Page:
Destination Travel

Front cover of a Union Pacific booklet:
Front cover of Union Pacific booklet "See America's Scenic Sensation" (Union Pacific Railroad Museum)

Railroads quickly realized the beautiful scenery along their passenger routes could be used as a selling point. Destination travel became a key marketing strategy in a country where riding the train was more than just a route from point A to point B. Union Pacific, among other railroads, began to encourage its passengers to enjoy the landscape outside their windows in the late 1890s, marketing itself as the "World's Pictorial Line." In 1903, Union Pacific began advertising trips to Yellowstone National Park and extended its Oregon Short Line right up to the western Yellowstone entrance in 1908.

Sing-Aways and Sing-Alongs

Collage of vintage photos of employees singing to visitors outside national park lodges
Upper left: group poses with banjo player on porch of Zion Lodge at Zion National Park; upper right: employees of Zion Lodge sing departure song to guests leaving Zion National Park via Utah Parks Company buses; lower left: large group of employees pictured after sing-away in front of Grand Canyon Lodge, North Rim Grand Canyon National Park; lower right: employees gather to sing-away guests departing Grand Canyon Lodge, North Rim Grand Canyon National Park (Union Pacific Railroad Museum)

In the early days of the National Park System, lodge staff would often sing to the guest as they departed from their trips or host group sing-alongs. Managed by Union Pacific through the Utah Parks Company, employees offered the best experience possible for travelers.

A vintage photograph of a group of employees singing to Governor Raymond E. Baldwin
Governor Raymond E. Baldwin joins employees of Grand Canyon Lodge in singing departure song as the governor and his tour group leave via tour bus in August 1939 (Union Pacific Railroad Museum)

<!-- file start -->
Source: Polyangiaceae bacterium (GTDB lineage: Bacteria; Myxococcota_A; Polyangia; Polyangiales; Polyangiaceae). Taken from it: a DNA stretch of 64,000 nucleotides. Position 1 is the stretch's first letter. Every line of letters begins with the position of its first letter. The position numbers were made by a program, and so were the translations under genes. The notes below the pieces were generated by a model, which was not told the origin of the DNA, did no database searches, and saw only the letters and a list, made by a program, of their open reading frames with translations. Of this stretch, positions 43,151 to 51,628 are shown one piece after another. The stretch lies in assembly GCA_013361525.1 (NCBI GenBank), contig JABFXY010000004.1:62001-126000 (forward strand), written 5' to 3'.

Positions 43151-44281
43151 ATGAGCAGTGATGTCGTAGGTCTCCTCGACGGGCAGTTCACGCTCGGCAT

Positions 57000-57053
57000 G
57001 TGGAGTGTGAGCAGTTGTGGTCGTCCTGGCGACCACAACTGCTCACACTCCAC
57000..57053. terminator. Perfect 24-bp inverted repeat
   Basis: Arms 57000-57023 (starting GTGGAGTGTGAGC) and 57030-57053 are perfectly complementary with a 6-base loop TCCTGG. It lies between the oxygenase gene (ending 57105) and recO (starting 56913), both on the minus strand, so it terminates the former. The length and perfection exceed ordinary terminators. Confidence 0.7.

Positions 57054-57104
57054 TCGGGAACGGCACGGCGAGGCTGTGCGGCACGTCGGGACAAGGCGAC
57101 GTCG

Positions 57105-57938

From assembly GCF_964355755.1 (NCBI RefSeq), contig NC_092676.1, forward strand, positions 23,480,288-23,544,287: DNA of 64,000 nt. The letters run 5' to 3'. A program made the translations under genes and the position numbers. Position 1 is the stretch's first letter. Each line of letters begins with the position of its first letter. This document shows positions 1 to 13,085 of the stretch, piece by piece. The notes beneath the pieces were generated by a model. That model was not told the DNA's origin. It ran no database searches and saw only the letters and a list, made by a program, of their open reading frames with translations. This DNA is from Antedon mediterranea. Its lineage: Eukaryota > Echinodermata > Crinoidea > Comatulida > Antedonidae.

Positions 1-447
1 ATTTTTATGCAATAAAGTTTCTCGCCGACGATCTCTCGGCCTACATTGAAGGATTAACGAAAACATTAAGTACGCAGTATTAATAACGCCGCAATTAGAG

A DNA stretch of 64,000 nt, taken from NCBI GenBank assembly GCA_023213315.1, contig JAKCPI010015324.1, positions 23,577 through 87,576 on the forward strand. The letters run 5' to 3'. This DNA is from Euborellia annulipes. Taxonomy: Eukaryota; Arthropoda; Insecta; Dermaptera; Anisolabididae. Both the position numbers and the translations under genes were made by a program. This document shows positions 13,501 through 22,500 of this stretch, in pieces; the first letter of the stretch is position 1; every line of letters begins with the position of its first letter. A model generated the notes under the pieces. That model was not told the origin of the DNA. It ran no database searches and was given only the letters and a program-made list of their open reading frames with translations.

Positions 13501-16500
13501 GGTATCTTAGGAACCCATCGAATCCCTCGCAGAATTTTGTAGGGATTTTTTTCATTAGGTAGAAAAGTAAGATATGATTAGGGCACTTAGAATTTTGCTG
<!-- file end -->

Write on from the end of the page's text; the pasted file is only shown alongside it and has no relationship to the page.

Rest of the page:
The sing-along, a uniquely American experience, was part of that full-service visitor focused experience designed to set this trip apart from others. The campfire sing-alongs evoked the popular concept of the cowboy culture and similar ideas that were quickly becoming nostalgic in the late 1950s. Employees at some parks even offered talent and other variety shows to entertain guests. Visitor experiences were carefully crafted with every aspect of the visitor’s day planned. This was more like a modern cruise ship experience than the more a la carte experiences visitors choose from today.

Today, Union Pacific Railroad continues to play a key role in connecting people to America's national parks. Through support of the Find Your Park / Encuentra Tu Parque public awareness campaign and youth programs like Junior Ranger Railroad Explorer and Open OutDoors for Kids, Union Pacific remains committed to sharing the wonders of our nation with the next generation of park-goers through its partnership with the National Park Foundation.